Dust Devils' Ryan Warner a fast learner

Tri-City HeraldAugust 25, 2013 

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Tri-City Dust Devils pitcher Ryan Warner has improved by leaps and bounds from his first season in 2012 with the Rockies organization.

KAI-HUEI YAU — Tri-City Herald Buy Photo

Tri-City Dust Devils’ pitcher Ryan Warner learned an important lesson in his first season of professional baseball.

“Live low,” said Warner, who started his career for the Colorado Rockies’ rookie-league affiliate in Grand Junction, Colo., right out of high school after being drafted in the third round of the 2012 Major League Baseball First-Year Player Draft.

That’s not as easy as it sounds for anyone as tall as Warner, who at 6-foot-7, towers over most Northwest League hitters. But the same tactics that used to work at Pine Creek High School in Colorado Springs, Colo., don’t exactly translate at the pro level.

“I was talking to him about last year, and he told me he was thinking like high school. Trying to throw it past people,” said Dust Devils’ catcher Wilfredo Rodriguez, who — like Warner — was a rookie at Grand Junction last season. “This year, he became a professional pitcher. He’s trying to hit his spots and making quality pitches all the time. That’s the biggest difference.”

Warner learned some hard lessons about pitching in the Pioneer League, which features a few short fences to go with some long home runs.

“Every park was a home run park. You learned that real quick,” said Warner, who won three of his first five games last season before allowing 27 runs over his last nine games. He finished his first year 3-0 with a 7.00 ERA. “If you leave a ball up, any hitter in the league can hit a bomb. They’ve all seen fastballs in the 90s. Anything less they’re going to take out of the park.”

This season, Warner has taken what he learned and used it to adjust his approach to hitters.

He’s learned to use everything that his coaches and managers teach him, even those from the past.

“I started young with pitching coaches, and they taught me never to show emotion on the mound unless it’s really necessary. Whenever something bad happens, you just have to keep your head,” Warner said. “I’ve learned a lot from Gonzo (Tri-City pitching coach Frank Gonzales). A lot about watching tendencies of hitters and watching a hitter’s swing. That’s how you’ll be able to get them out, they’ll get themselves out.”

Gonzales, a Colorado native, watched Warner in a regional playoff game in his senior year of high school and was impressed with his maturity then. After working with Warner in extended spring training, Gonzales gained even more appreciation for him.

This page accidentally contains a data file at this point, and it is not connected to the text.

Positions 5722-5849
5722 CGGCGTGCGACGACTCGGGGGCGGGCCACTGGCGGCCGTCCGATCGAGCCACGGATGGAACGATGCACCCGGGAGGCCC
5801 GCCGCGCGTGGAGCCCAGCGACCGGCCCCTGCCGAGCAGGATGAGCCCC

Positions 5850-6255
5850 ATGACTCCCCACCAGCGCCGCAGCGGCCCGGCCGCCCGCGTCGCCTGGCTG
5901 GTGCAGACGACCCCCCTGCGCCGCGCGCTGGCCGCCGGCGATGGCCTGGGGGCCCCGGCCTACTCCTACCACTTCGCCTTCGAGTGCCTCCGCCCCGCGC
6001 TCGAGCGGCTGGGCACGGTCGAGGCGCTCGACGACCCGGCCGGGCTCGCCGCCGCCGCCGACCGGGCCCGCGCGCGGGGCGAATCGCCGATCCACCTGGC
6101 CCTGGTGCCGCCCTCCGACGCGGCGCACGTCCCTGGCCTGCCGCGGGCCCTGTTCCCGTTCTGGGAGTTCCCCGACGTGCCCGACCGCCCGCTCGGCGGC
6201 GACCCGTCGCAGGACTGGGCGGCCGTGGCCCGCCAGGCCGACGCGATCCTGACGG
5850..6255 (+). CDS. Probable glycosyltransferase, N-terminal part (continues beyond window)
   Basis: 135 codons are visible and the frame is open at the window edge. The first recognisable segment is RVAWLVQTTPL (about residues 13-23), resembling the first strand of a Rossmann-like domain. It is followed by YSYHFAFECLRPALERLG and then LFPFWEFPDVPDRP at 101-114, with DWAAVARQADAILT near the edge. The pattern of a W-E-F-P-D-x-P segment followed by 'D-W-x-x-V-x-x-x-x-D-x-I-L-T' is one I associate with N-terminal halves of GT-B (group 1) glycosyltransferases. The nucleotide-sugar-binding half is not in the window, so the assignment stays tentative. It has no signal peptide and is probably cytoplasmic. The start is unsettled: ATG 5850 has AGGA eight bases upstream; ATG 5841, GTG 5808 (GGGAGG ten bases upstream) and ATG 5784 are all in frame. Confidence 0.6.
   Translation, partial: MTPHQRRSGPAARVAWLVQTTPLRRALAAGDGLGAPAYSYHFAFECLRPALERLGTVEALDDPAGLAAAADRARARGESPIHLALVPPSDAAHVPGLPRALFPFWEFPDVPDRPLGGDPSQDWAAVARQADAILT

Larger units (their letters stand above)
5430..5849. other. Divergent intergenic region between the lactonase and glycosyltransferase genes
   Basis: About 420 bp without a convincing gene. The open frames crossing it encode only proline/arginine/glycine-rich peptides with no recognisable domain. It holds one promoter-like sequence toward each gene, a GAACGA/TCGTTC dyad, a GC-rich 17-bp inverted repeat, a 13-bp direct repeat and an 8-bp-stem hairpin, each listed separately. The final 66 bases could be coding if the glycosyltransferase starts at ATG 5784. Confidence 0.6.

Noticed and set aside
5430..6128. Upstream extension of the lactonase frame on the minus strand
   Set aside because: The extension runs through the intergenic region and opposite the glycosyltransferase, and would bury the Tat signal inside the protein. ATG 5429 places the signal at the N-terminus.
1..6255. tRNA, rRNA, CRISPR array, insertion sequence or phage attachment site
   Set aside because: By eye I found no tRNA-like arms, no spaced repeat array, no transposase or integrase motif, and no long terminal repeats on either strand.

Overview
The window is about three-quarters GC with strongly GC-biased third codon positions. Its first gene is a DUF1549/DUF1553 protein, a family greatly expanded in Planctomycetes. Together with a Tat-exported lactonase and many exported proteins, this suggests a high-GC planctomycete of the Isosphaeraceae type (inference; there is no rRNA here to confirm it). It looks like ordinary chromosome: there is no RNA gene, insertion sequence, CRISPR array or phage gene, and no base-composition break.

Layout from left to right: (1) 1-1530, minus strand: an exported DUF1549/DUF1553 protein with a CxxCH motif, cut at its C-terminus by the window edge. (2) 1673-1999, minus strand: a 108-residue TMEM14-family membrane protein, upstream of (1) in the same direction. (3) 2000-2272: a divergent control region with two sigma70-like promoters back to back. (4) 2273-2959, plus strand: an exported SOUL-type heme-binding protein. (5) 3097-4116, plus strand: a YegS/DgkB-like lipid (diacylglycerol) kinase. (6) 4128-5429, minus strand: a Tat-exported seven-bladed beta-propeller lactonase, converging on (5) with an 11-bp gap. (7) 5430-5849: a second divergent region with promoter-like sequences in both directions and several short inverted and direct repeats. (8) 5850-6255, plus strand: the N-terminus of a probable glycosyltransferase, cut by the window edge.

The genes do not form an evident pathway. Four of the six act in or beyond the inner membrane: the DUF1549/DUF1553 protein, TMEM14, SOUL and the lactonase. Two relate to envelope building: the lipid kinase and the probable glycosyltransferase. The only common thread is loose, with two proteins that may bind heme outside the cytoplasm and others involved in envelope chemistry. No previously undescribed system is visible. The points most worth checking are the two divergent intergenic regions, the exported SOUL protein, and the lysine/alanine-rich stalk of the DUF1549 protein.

“He’s a real leader. He shows up every day and finds a way to get better,” Gonzales said. “He’s a former quarterback as well. We’ve actually used that analogy to help him bring that type of leadership into the field. We want to see that grittiness to reach back, pick up his team and say, ‘I got this.’ ”

Warner’s willingness to learn and work at his craft has resulted in some numbers he can be proud of.

After a slow beginning, the young right-hander had a stretch of eight quality starts, going 3-1 with a 1.89 ERA from July 7 to Aug. 11 and earned a spot in the NWL All-Star Game on Aug. 6 in Everett. He currently holds a 3-4 record with a 3.77 ERA.

Another thing Dust Devils manager Drew Saylor has noticed in Warner is a more powerful presence when he takes the mound. “He’s been allowing his inner leadership and competitiveness to come out since last year. Last year it was like, ‘Wow, these guys are really good.’ ” Saylor said. “Coming out of high school last year, he didn’t know how guys were going to receive him, but this year he had the opportunity to build relationships with guys on the staff and be more comfortable on the mound.”

That’s made for a much happier Warner, as well as some unhappy NWL hitters, especially those who tend to swing for the fences.

“I always like facing batters who are free swingers. Any time I see one, I know there’s a chance of getting them out on 1-2 pitches. You throw a fastball down, a change or a curve and they’ll hit themselves into an out.”

The only thing better than a free-swinger? Maybe a game of cards.

“I love playing cards. I can play cards all day. It keeps everybody relaxed,” Warner said. “If you have a bad outing, you can take time to talk about it while playing cards.”

Asked if playing cards can give him an edge on the mound, Warner replied, “No, it’s mostly just luck of the draw. But it also takes some skill.”

That’s something Warner would know plenty about.

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